“You don’t become someone who is agitating, advocating and outspoken and get hit by a car! He paid attention to what was going on and had opinions.” Anonymous.
A couple of weeks ago, Taos Vortex – a collaborative effort between the Town of Taos and Meow Wolf in Santa Fe, arrived in Kit Carson Park with an entourage of paying guests and happy campers who tripped in and trashed the park, so garbage was still visible a week later, blown by monsoon winds into hidden corners and underneath the trees lining the fences.
US Bank’s Plaza branch had their atm and computer system blown out by the power outage caused by the “festival”, a bank employee told me, and the World Cup Cafe’s espresso machine stopped working.
The Bank and the World Cup Cafe were put out of business by a weekend’s worth of concerts!
The Friends of Kit Carson Park must be elated. Now they have a real platform.
“Some old timers think Satanic energy was unleashed at that event,” a friend remarked. “They were shocked by the behaviour of some of the attendees,” she explained, referencing the nudity on display.
It’s easy to forget that we still live in a predominantly Catholic community and a Mestizo version to boot! Where ritual and myth have collided like Manifest Destiny in the Western Hemisphere, in these Americas. Whether one aligns oneself with that concept or not, one thing is clear, the Bank and the ‘Cup should be compensated by the Town of Taos and Meow Wolf. And please keep the Vortex out of our park in future. Maybe Taos Mesa Brewing’s Mothership is a better venue? I was writing about this yesterday when a friend came by.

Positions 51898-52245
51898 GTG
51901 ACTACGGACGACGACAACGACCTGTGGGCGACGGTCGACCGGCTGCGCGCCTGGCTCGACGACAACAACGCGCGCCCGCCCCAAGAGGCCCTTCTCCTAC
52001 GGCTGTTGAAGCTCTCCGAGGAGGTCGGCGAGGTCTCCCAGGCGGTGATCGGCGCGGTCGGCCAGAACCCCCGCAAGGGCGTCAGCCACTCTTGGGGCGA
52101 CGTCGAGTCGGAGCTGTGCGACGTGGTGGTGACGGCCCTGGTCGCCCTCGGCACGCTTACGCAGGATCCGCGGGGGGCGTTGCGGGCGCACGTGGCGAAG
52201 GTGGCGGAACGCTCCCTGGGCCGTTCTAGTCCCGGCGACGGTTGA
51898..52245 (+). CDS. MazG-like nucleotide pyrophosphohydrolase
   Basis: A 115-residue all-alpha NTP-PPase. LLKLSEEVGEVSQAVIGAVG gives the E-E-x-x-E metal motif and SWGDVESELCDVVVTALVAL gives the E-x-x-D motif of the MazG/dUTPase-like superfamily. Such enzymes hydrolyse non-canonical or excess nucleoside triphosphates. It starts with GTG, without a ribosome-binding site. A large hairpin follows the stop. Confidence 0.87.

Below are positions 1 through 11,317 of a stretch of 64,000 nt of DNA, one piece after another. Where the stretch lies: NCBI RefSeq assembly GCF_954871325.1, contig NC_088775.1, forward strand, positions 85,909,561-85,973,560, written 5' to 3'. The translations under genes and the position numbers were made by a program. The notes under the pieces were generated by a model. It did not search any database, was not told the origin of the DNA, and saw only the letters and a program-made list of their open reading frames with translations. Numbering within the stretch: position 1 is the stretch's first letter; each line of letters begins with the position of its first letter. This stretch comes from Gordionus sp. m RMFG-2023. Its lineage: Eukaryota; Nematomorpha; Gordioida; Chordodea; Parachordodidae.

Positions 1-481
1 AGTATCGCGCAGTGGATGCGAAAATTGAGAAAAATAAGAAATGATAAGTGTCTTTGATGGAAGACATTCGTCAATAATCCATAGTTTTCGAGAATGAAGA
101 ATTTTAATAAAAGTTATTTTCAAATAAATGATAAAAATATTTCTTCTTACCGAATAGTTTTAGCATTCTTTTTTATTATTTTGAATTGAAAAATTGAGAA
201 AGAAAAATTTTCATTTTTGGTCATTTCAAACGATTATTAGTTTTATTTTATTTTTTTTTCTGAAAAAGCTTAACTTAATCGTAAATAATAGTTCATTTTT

She couldn’t stay long because she was on a mission. To find Patrick Larkin. Patrick was the enigmatic, well-read (and informed), dry and dour proprietor of the World Cup Cafe. He also loved the outdoors and the mountains – he was a great skier – and stood on the right side of history in his progressive politics and pragmatic point of view.
His business (which he began with his then partner, Molly Hayfield, as Black Diamond Coffee in Taos Ski Valley), in a cart on Bent Street, before occupying its current, corner spot on the Plaza, remains the true visitor’s center in Taos. Everyone who comes here passes through the World Cup Cafe. Here important contacts are made and deals are done.
About 10 years ago, Patrick met his current partner and wife, Andrea Meyer (formerly both the executive chef at the Love Apple and the Manager of Taos Farmers Market.) Andrea moved here from the Northwest and together they have a beautiful 6 year old daughter, Oona. Andrea’s literary background proved the perfect match for Patrick’s curious and considerable intellect, and many of us watched his dour facade give way to more smiles in the past few years.
When I got there, the cafe was filled with flowers and mourners. On the counter, with the flowers (brought by Anais Rumfelt) and a couple of candles, a photograph of Patrick leaned against one of the vases: “Our fearless leader”, written on it. He was gone.
Of course we’ll be fed a tale or two. Concocted to appease those in the know. But one thing is clear; foul play is front and center in this mystery. What I know is hearsay; second-hand, at that, gleaned from overheard snippets of conversation and information delivered by well-meaning friends.
On Tuesday morning during the wee hours, the bleating of one of his goats, drew Patrick outside to investigate the animal’s discomfort (one friend speculates it was a ruse – goat was tortured precisely to lure him into a trap.)
Reported missing that afternoon by his wife, Andrea, flyers were posted around town and yesterday morning, a friend called for a search by local citizens, along the ditches in Patrick’s ‘hood, south of town.
Rumours were rife; a mountain lion on the loose, a disgruntled squatter on his land, a contentious neighbor on meth, bullet shots in the dark… the list grew as the sun rose higher in the sky.